mansion once: it has grown dingier, but, perhaps, handsomer, since
his time. Opposite the divan is a great bay-window, with a divan
likewise round the niche. It looks out upon a garden about the
size of Fountain Court, Temple; surrounded by the tall houses of
the quarter. The garden is full of green. A great palm-tree
springs up in the midst, with plentiful shrubberies, and a talking
fountain. The room beside the divan is furnished with one deal
table, value five shillings; four wooden chairs, value six
shillings; and a couple of mats and carpets. The table and chairs
are luxuries imported from Europe. The regular Oriental dinner is
put upon copper trays, which are laid upon low stools. Hence J-
Effendi's house may be said to be much more sumptuously furnished
than those of the Beys and Agas his neighbours.

When these things had been examined at leisure, J- appeared. Could
it be the exquisite of the "Europa" and the "Trois Freres"? A man-
-in a long yellow gown, with a long beard somewhat tinged with
grey, with his head shaved, and wearing on it, first, a white
wadded cotton nightcap; second, a red tarboosh--made his appearance
and welcomed me cordially. It was some time, as the Americans say,
before I could "realise" the semillant J- of old times.

He shuffled off his outer slippers before he curled up on the divan
beside me. He clapped his hands, and languidly called "Mustapha."
Mustapha came with more lights, pipes, and coffee; and then we fell
to talking about London, and I gave him the last news of the
comrades in that dear city. As we talked, his Oriental coolness
and languor gave way to British cordiality; he was the most amusing
companion of the club once more.

He has adapted himself outwardly, however, to the Oriental life.
When he goes abroad he rides a grey horse with red housings, and
has two servants to walk beside him. He wears a very handsome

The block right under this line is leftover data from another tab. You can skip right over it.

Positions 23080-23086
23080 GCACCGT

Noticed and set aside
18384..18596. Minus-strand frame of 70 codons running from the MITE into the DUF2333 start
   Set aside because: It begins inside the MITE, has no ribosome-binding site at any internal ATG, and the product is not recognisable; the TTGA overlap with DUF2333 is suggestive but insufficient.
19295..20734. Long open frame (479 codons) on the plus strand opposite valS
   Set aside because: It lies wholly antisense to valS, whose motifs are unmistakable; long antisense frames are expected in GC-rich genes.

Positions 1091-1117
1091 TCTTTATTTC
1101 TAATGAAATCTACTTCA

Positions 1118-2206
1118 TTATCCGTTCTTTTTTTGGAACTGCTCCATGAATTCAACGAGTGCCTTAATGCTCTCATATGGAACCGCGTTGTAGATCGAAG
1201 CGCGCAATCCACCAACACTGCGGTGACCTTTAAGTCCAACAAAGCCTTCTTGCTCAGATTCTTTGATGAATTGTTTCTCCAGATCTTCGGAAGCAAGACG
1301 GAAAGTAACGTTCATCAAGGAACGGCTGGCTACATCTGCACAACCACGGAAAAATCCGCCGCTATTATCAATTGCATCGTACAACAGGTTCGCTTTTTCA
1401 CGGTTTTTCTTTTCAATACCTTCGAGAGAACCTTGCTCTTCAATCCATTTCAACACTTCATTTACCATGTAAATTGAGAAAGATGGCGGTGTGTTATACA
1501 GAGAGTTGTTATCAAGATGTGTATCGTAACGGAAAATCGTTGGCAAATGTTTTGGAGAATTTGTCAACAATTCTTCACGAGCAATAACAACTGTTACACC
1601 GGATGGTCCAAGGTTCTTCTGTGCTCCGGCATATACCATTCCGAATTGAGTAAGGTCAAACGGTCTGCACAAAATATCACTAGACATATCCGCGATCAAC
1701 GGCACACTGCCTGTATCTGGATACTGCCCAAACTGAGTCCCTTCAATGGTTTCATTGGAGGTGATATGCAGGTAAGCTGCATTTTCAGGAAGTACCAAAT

grave costume of dark blue, consisting of an embroidered jacket and
gaiters, and a pair of trousers, which would make a set of dresses
for an English family. His beard curls nobly over his chest, his
Damascus scimitar on his thigh. His red cap gives him a venerable
and Bey-like appearance. There is no gewgaw or parade about him,
as in some of your dandified young Agas. I should say that he is a
Major-General of Engineers, or a grave officer of State. We and
the Turkified European, who found us at dinner, sat smoking in
solemn divan.

His dinners were excellent; they were cooked by a regular Egyptian
female cook. We had delicate cucumbers stuffed with forced-meats;
yellow smoking pilaffs, the pride of the Oriental cuisine; kid and
fowls a l'Aboukir and a la Pyramide: a number of little savoury
plates of legumes of the vegetable-marrow sort: kibobs with an
excellent sauce of plums and piquant herbs. We ended the repast
with ruby pomegranates, pulled to pieces, deliciously cool and
pleasant. For the meats, we certainly ate them with the Infidel
knife and fork; but for the fruit, we put our hands into the dish
and flicked them into our mouths in what cannot but be the true
Oriental manner. I asked for lamb and pistachio-nuts, and cream-
tarts au poivre; but J.'s cook did not furnish us with either of
those historic dishes. And for drink, we had water freshened in
the porous little pots of grey clay, at whose spout every traveller
in the East has sucked delighted. Also, it must be confessed, we
drank certain sherbets, prepared by the two great rivals, Hadji
Hodson and Bass Bey--the bitterest and most delicious of draughts!
O divine Hodson! a camel's load of thy beer came from Beyrout to
Jerusalem while we were there. How shall I ever forget the joy
inspired by one of those foaming cool flasks?

We don't know the luxury of thirst in English climes. Sedentary
men in cities at least have seldom ascertained it; but when they
travel, our countrymen guard against it well. The road between
Cairo and Suez is jonche with soda-water corks. Tom Thumb and his
brothers might track their way across the desert by those

Cairo is magnificently picturesque: it is fine to have palm-trees
in your gardens, and ride about on a camel; but, after all, I was
anxious to know what were the particular excitements of Eastern
life, which detained J-, who is a town-bred man, from his natural
pleasures and occupations in London; where his family don't hear
from him, where his room is still kept ready at home, and his name
is on the list of his club; and where his neglected sisters tremble
to think that their Frederick is going about with a great beard and
a crooked sword, dressed up like an odious Turk. In a "lark" such
a costume may be very well; but home, London, a razor, your sister
to make tea, a pair of moderate Christian breeches in lieu of those